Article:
Micro infernal

Manjula Padmanabhan | Updated on April 26, 2019 Published on April 26, 2019

It’s the morning of Bins’s birthday. As per normal, this fact must never be mentioned in his presence nor any effort made to mark the day. “It’s totally pagan,” he says, his French accent expressing itself with special force, “and my parents were proud, practising atheists. We did not believe in these superficial displays! We did not give gifts. We did not take gifts. We were pure and abstract.”

I, meanwhile, am wholly pagan in this respect: I love birthday celebrations. So every year, I manage to destroy Bins’s celebrated purity by doing something, however minor and meaningless, to sabotage the austerity of his ways. This year, my sisters enter the fray by conspiring to ordering a piece of kitchen hardware on Amazon. I am sworn to secrecy a couple of days in advance.

So on the morning of the sacred day, there’s a knock on the door. “It’s for you,” I say. “Why?” says Bins, his hackles rising. “Did you order something for my ... uhhh ... completely ordinary day?” “Of course not,” I say, “but I’m not expecting anything, so it must be for you.” He slouches off then, towards the door.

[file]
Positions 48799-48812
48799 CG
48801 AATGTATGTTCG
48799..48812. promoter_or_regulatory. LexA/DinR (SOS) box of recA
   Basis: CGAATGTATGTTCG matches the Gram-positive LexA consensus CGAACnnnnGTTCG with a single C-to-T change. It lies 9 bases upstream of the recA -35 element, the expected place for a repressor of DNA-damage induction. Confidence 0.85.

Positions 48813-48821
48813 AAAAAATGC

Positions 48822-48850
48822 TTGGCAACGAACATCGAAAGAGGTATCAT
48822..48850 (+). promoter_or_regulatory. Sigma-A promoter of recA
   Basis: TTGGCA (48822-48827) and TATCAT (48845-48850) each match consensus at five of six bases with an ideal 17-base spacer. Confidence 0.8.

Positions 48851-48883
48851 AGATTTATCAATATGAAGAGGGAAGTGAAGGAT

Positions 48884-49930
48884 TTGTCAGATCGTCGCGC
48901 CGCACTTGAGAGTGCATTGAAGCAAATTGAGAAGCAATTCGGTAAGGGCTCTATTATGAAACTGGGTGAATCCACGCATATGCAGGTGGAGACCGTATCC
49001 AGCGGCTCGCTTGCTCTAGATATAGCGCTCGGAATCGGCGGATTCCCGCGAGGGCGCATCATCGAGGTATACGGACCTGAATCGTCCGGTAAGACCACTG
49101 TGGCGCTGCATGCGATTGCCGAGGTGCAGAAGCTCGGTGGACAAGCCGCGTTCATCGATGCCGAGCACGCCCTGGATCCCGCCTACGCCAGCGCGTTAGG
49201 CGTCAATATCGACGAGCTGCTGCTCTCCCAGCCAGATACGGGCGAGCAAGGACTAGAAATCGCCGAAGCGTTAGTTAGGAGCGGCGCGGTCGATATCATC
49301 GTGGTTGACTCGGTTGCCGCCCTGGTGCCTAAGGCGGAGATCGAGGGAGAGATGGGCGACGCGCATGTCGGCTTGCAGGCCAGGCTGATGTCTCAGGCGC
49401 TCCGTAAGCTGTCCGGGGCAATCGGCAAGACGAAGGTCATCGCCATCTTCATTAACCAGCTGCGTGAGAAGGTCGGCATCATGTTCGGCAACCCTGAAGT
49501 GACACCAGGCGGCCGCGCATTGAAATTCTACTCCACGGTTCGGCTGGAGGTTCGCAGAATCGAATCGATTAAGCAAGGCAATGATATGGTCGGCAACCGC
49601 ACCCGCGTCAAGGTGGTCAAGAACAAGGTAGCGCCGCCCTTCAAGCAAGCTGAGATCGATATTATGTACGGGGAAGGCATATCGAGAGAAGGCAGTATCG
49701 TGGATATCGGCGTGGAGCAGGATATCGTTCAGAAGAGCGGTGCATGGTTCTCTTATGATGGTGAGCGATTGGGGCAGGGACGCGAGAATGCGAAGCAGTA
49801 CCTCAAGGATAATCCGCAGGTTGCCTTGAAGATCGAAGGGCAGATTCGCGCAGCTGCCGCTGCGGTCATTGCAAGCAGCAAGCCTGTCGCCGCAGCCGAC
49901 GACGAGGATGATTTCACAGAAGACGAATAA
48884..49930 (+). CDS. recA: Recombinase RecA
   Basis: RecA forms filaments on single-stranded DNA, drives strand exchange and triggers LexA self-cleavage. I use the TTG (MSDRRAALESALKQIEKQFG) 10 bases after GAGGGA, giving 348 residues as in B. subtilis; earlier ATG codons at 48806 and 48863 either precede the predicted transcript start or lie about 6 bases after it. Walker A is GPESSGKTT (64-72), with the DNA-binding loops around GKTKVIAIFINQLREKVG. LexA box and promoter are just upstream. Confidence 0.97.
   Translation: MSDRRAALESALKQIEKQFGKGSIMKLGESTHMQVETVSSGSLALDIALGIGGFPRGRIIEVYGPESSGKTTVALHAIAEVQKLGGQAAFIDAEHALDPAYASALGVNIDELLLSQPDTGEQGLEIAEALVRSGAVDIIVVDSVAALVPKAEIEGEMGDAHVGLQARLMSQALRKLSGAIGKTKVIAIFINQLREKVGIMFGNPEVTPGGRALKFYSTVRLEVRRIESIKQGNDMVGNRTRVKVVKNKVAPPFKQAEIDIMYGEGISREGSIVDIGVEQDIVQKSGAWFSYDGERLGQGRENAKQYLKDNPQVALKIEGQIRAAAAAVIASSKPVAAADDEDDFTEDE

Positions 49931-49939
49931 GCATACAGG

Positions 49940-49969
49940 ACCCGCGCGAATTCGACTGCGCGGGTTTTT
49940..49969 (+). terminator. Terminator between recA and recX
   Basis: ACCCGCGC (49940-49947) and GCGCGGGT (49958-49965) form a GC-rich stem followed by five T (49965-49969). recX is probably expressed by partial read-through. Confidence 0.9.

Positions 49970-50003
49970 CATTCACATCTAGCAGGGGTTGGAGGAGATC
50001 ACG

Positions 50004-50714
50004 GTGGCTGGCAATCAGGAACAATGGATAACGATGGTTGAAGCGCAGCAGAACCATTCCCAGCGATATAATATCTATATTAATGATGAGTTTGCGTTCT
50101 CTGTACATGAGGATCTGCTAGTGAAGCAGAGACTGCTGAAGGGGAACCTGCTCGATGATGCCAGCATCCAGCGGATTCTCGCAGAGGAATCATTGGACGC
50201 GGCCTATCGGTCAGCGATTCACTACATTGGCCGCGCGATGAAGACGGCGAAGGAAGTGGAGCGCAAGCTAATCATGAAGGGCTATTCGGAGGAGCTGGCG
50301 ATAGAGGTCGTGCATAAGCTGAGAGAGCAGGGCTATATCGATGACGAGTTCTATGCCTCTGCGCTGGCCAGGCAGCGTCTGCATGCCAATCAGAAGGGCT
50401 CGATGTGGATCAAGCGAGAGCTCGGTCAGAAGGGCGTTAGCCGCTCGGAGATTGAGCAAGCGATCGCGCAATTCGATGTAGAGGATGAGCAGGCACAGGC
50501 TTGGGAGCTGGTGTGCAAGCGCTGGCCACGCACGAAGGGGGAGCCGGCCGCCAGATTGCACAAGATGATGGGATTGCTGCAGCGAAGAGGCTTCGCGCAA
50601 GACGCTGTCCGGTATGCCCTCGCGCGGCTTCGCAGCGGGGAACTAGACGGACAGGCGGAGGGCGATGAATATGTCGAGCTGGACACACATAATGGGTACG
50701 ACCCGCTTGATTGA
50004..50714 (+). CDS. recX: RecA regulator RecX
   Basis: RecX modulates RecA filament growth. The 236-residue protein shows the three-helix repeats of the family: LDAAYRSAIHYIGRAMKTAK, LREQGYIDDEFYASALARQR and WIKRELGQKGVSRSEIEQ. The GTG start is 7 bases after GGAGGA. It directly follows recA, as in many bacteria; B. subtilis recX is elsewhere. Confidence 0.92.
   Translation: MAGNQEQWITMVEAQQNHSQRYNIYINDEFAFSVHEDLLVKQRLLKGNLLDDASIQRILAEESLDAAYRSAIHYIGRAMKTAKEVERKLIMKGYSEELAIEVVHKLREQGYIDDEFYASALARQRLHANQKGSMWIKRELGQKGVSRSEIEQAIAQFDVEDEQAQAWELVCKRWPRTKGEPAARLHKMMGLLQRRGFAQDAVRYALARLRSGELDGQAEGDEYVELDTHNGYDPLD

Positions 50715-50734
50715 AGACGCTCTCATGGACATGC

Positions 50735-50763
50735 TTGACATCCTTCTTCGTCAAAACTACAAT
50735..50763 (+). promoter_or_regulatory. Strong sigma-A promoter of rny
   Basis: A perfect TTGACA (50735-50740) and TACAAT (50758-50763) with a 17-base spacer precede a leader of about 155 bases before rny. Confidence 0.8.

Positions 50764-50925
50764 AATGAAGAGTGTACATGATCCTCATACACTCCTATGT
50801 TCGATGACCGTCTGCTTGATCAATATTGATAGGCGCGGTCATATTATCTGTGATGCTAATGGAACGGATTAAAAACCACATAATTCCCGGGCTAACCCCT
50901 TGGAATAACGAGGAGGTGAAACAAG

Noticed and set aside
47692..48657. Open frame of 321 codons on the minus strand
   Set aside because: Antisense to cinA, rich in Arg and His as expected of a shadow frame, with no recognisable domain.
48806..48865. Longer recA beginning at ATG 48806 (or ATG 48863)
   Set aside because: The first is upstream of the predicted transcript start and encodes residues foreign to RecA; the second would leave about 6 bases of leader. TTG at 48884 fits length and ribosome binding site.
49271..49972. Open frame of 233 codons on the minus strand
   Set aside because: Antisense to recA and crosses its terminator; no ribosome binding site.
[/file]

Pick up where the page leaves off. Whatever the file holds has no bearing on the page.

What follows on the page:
When he opens it, I hear him gasp. “Whaooo!” he says, making the sound that Asterix makes when he sees the Roman army advancing upon a Gaulish village that need defending. “For me? No! It cannot be — but — okay, I must sign here? You’re sure it is for me? Whaoo. Thank you. Goodbye.” The door slams. Scraping sounds. “She has sent me an elephant!” huffs Bins, as he pushes an enormous carton into the room. Deep within its styrofoam womb is a gleaming little microwave oven. Courtesy of my sisters.

Bins looks at it with poison darts coming out of his eyes. “Bah!” he snorts. “Microwave ovens are agents of the Devil!!” When I remind him that he’s an atheist he says, “Yah, but when I see the Devil, I believe in him!” Microwave ovens are unnatural, he says. “They cause abortions in mice.” “But we’re not pregnant mice!” I protest. “We’re just coffee drinkers and popcorn eaters who like to heat things up quickly!”

“Popcorn is bad for soon-to-be-diabetics like you,” he reminds me. “I can use it for heating up my quinoa sprouts,” I say, doggedly. “I can zap my zoodles in it and nuke my cauli-rice.” “See?” he says. “Microwave emissions are frying your brain — you’re talking gibberubbish — and we’ve not even plugged the thing in!!” I roll my eyes at him. “Zoodles are noodles made from zucchini and cauli-rice is made by whizzing cauliflower florets in a food processor!”

“Pure mumbo mixed with jumbo,” he says firmly. I try my last shot. “If you plug it in, I’ll make us some tea.” He gives me a withering look and plugs in The Beast. As the fragrant scent of fresh Darjeeling tea wafts across the room, peace descends upon the Gaulish village. “Ahh,” says Bins. “The Devil has his uses.”

Manjula Padmanabhan, author and artist, writes of her life in the fictional town of Elsewhere, US, in this weekly column

Published on April 26, 2019
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